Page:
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Easy Furniture Web Tip #160: Why You Should Learn a Little HTML

Furniture Industry News Update - Furniture World Magazine
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Article Summary: If you regularly work with web content, begin making yourself familiar with HTML code. It’s not as hard as it looks.


By Katherine Andes

These days, most commercial websites come with some sort of Content Management System (CMS) so that staffers can upload new pages or make changes to pages without involving an HTML web coder. This includes furniture storefront websites.

I’ve worked with a lot of these systems and they are wonderful for folks who don’t know HTML code. I’ve also found that every single one of these CMS systems is glitchy. That means things don’t work the way they should. Often!

You want to bold something, so you hit the bold button and it doesn’t bold. Or you want to change a font and that doesn’t work.

When I started working with website content development, I didn’t know HTML. I still don’t. But I’ve picked up quite a bit just by experimenting. You can, too.

I began playing around with HTML code, when there was something I wanted to do that the editor wasn’t allowing. I went to a page where the text was formatted the way I liked. Then I copied the command and pasted it onto the page I was working on. It worked. It felt like magic and I wasn’t afraid to experiment after that.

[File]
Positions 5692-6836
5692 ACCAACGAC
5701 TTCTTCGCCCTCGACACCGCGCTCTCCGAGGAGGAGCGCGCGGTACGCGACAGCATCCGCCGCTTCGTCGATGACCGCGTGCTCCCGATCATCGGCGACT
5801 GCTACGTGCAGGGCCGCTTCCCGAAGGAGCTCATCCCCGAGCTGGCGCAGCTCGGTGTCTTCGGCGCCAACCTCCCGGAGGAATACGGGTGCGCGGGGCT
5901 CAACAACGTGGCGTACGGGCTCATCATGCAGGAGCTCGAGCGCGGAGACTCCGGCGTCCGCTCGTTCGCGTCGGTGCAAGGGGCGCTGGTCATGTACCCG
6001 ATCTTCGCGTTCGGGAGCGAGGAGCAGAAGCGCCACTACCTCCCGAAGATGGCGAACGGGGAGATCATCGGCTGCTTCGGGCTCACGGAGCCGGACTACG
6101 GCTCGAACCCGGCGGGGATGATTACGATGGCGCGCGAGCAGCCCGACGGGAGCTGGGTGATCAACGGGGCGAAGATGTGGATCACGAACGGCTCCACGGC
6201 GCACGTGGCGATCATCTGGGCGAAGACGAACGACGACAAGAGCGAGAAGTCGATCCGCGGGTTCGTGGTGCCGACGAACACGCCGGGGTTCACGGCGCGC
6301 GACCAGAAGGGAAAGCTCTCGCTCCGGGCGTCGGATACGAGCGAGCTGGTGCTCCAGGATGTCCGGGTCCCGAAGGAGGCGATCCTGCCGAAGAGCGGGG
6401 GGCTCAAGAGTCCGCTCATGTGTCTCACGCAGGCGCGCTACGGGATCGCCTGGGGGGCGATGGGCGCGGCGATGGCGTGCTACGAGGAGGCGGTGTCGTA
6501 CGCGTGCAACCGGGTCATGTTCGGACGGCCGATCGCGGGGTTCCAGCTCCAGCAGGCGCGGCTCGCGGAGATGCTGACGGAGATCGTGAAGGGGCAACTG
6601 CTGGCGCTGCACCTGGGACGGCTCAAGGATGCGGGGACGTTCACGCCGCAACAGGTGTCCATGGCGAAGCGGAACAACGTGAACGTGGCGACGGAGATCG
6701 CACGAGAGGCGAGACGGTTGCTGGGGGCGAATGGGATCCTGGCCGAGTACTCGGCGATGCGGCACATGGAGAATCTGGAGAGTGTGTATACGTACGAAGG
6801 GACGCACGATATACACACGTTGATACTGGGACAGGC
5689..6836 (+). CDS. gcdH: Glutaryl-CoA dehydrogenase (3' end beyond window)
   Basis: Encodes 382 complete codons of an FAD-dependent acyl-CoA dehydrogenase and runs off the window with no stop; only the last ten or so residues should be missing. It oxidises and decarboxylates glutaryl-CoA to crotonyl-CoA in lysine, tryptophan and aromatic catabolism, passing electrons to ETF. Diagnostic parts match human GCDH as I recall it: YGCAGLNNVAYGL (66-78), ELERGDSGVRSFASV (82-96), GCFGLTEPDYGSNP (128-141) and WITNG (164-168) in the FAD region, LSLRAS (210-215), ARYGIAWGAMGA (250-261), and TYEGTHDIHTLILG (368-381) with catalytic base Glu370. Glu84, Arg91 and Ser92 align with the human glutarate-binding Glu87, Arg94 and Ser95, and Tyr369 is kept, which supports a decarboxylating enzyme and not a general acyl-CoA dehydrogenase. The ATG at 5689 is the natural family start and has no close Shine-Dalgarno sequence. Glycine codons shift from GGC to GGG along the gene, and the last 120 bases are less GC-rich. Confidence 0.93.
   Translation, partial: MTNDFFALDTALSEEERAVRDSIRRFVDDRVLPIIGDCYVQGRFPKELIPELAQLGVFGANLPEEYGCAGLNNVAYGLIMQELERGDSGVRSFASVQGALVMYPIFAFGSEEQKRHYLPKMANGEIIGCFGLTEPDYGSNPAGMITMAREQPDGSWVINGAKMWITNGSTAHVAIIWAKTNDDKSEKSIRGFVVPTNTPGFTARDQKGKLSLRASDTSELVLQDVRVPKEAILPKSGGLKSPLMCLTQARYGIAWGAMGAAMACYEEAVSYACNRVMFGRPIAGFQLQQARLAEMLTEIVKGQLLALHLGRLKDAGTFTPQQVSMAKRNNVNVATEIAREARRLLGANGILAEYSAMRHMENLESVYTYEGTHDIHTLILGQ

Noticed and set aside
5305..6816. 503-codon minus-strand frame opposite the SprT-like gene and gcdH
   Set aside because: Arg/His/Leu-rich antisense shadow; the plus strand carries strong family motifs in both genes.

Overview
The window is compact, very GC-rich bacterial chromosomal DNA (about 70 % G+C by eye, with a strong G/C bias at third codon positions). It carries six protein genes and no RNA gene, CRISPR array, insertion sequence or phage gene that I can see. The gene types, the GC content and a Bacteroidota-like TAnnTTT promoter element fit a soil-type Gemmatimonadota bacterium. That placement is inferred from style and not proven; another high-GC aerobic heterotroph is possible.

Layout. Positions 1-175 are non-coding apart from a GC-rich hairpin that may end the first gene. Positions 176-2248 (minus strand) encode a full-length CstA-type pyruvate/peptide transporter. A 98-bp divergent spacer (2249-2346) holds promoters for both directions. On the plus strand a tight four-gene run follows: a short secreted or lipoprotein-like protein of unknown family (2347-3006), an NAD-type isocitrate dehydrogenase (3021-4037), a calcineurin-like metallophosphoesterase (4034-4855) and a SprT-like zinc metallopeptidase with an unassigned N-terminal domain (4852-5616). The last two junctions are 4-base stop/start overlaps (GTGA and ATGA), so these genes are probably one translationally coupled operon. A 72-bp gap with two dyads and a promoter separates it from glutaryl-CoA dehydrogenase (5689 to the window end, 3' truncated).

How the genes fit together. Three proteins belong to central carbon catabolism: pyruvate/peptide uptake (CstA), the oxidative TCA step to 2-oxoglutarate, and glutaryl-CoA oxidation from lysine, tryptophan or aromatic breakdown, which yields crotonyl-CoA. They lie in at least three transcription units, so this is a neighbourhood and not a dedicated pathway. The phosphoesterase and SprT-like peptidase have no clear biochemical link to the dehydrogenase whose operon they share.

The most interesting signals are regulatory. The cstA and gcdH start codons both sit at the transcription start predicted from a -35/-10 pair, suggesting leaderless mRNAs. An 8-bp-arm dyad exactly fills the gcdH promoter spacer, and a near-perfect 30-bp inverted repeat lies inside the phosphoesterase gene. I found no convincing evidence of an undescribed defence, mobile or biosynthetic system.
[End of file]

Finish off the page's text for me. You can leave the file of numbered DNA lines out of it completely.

To look at your code when working on a web page, you need to switch your page view from WYSIWYG (what-you-see-is-what-you-get) to the HTML view. To do that hit the button in the website editor that has either of the following characters: < > or HTML.

Then study the HTML code. Let’s say your font won’t change to the one you want. Often it’s because the system’s editor added the desired font without eliminating the default font. You can highlight the font you don’t want and delete it. A complication is that you have to delete more than the font name, usually what’s between < >, so be prepared to learn by trial and error.

Your code might get a tad messy and a web developer might say nasty things to you, but if your page looks good, don’t worry about it.

For safety’s sake, first copy and paste the code of the page or text box you are about to manipulate into a text file (Notepad or Text Edit). That way you can restore it if you happen to do something dreadful.

Easy Furniture Web Tip #160: If you regularly work with web content, begin making yourself familiar with HTML code. It’s not as hard as it looks.

Katherine Andes specializes in web content development and search engine optimization — including page customization for storefront and franchise web sites. Visit her website www.AndesAndAssociates.com or phone her at 559.589.0379.

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